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Tech

Predicting the multi-screen world in 1967

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Following in the footsteps of Charles and Ray Eames fascinating look at the future at the 1964 World’s Fair, cartoonist Rube Goldberg further envisioned the prospect of screen culture years later in 1967.

What he didn’t foresee was that all of these individual devices (TV, phone, radio, camera, etc.) would converge into a single device: the smartphone.

Today’s obsession with multi-screen entertainment and multitasking behavior was only a matter of time. Screens are second-nature, as people prefer to be distracted all the time to make the outside world easier to cope with.

Meanwhile, electricity is still providing the pipes.

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Categories
Psychology Tech

How design dictates behavior

A gif of eyeballs moving around in trippy, Psychedelic fashion

Left, right, top, and bottom…

Designers make decisions every day that dictate human behavior. The social media notification–in Instagram aesthetics the heart–is what keeps users opening the app more than a dozen times a day.

How many likes did we get on our last post? Any new followers? We crave the variable reward, chasing persistent novelty in the cocoon of candy-colored lights.

Site architecture, like a map, is a mere representation. It’s an illustrated abstraction of territory just as skeuomorphism makes an icon for trash look like a garbage can.

Design is everything. The user interface makes no distinction between a screen and reality–it just wants us to stick around and navigate. The distinction between what we see versus the actual pixels creates a fragmented perspective, with a deliberate me and a hooked me.

gif by @sguimaraens

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Books Tech

Crossing a telephone with a TV set

Image of old Western Electric ad for telephone and TV set

What do you get when you cross a telephone with a TV set? That’s what Western Electric was asking in 1968 with this advertisement for its Picturephone.

Western Electric is crossing a telephone with a TV set.

What you’ll use is called, simply enough, a Picturephone set. Someday it will let you see who you are talking to, and let them see you.

The Picturephone set is just one of the communications of the future Western Electric is working on with Bell Telephone Laboratories. Western Electric builds regular phones and equipment for your Bell telephone company. But we also build for the future.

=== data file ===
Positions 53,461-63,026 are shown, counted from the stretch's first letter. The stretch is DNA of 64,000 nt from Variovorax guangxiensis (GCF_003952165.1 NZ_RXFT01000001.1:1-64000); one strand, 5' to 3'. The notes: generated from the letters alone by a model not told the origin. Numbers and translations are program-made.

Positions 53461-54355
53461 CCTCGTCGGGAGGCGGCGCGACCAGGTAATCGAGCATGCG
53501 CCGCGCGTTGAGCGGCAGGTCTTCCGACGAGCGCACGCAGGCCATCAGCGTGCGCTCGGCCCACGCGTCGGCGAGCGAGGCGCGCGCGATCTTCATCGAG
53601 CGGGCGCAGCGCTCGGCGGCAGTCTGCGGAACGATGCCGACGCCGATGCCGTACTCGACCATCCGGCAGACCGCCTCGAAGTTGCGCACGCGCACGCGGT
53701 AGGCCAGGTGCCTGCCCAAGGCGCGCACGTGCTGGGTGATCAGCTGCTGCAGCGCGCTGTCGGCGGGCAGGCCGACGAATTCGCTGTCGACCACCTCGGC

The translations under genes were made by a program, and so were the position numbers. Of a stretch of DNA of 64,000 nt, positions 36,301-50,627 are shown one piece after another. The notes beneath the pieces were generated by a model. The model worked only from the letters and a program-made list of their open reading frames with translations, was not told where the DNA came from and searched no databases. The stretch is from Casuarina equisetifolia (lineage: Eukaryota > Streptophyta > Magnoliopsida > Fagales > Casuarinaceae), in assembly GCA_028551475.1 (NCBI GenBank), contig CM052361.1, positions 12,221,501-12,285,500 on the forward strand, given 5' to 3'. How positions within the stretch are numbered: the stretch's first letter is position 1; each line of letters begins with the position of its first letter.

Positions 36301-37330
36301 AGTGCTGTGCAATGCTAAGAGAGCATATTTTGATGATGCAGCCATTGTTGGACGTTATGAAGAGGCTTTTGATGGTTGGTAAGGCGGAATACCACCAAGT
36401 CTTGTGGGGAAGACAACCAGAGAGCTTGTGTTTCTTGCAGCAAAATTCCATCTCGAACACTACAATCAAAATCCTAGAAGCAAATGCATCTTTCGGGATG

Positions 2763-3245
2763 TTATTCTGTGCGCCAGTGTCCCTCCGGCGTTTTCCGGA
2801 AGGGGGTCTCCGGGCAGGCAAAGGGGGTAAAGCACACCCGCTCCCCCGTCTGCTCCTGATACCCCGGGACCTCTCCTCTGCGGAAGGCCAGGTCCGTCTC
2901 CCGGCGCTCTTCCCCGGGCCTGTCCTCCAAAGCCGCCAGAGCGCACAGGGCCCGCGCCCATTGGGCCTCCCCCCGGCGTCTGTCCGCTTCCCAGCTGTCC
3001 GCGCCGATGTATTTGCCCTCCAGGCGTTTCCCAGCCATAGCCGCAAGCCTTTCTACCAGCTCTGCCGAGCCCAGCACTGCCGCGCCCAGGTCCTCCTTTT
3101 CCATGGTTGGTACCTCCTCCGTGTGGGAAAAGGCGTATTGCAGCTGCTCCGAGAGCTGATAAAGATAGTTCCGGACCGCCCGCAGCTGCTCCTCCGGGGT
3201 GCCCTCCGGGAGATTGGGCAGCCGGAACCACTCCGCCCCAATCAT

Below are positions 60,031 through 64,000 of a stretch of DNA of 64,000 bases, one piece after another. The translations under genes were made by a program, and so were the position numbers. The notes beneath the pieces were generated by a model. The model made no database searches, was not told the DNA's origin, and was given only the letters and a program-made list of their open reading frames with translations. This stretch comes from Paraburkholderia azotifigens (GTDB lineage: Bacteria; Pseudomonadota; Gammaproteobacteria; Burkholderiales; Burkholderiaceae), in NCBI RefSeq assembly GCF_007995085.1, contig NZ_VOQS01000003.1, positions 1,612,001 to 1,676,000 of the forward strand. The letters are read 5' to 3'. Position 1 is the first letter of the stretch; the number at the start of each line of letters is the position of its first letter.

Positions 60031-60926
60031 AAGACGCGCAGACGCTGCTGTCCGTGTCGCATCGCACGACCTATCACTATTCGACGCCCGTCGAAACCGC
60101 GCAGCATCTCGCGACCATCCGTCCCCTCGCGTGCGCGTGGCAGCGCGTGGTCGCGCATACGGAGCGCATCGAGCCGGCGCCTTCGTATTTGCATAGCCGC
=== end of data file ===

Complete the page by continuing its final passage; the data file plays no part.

What is now considered FaceTime on the iPhone, the convergence of video and phone technology took another 42 years to come to fruition. The above image appears in the book The Golden Age of Advertising: The 60s.

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Tech

Time to get up!

Gif of fingers walking on a mobile phone screen

The only thing truly scary about excess screen time is a lack of exercise. When your eyes get stuck, so does you butt and your neck.

Fortunately, the same tech that keeps you grounded can also remind you to move. Thanks to my iWatch prompts, I avoid the digital vacuum and walk around the apartment and take the dog out more often.

Statistics keep you honest. You got to get your steps in or the tech will call you out. Needless to say, digital health monitoring has a huge future.

From sharing status updates to tracking your sedentary status, technology is the glue that binds and motivates people. All this connectivity is like the reinvention of printing press but with no strings attached.

The internet has infinite inventory to entertain and distract you all day. But your health and attention are scarce resources. They have a shelf life.

Just remember to disconnect more often than you think. Once you grab a leash and take your thoughts for a walk, everything will be just fine.

gif by @alexkao

Categories
Culture Social Media Tech

Disattention is the new attention

A gif of a mask around a woman Silhouette with white eyes

There’s no cap on freedom of speech, nor is there one on attention. The latter, unfettered, encumbers our thinking with the juiciest of distractions.

Facts no longer keep attention. It’s all about the design, bluster, the infomercial, and the story. Distortion runs rampant because in the age of social media tribes bias controls the narrative. The downsizing from mass to niches means our grip on the world is more illusory than ever.

What information consumes is rather obvious. It consumes the attention of its recipients. Hence a wealth of information creates a poverty of attention.

Herbert Simon

Hiding behind our screens of self-promotion does nothing to generate change. A digital identity is full of artifice and spin.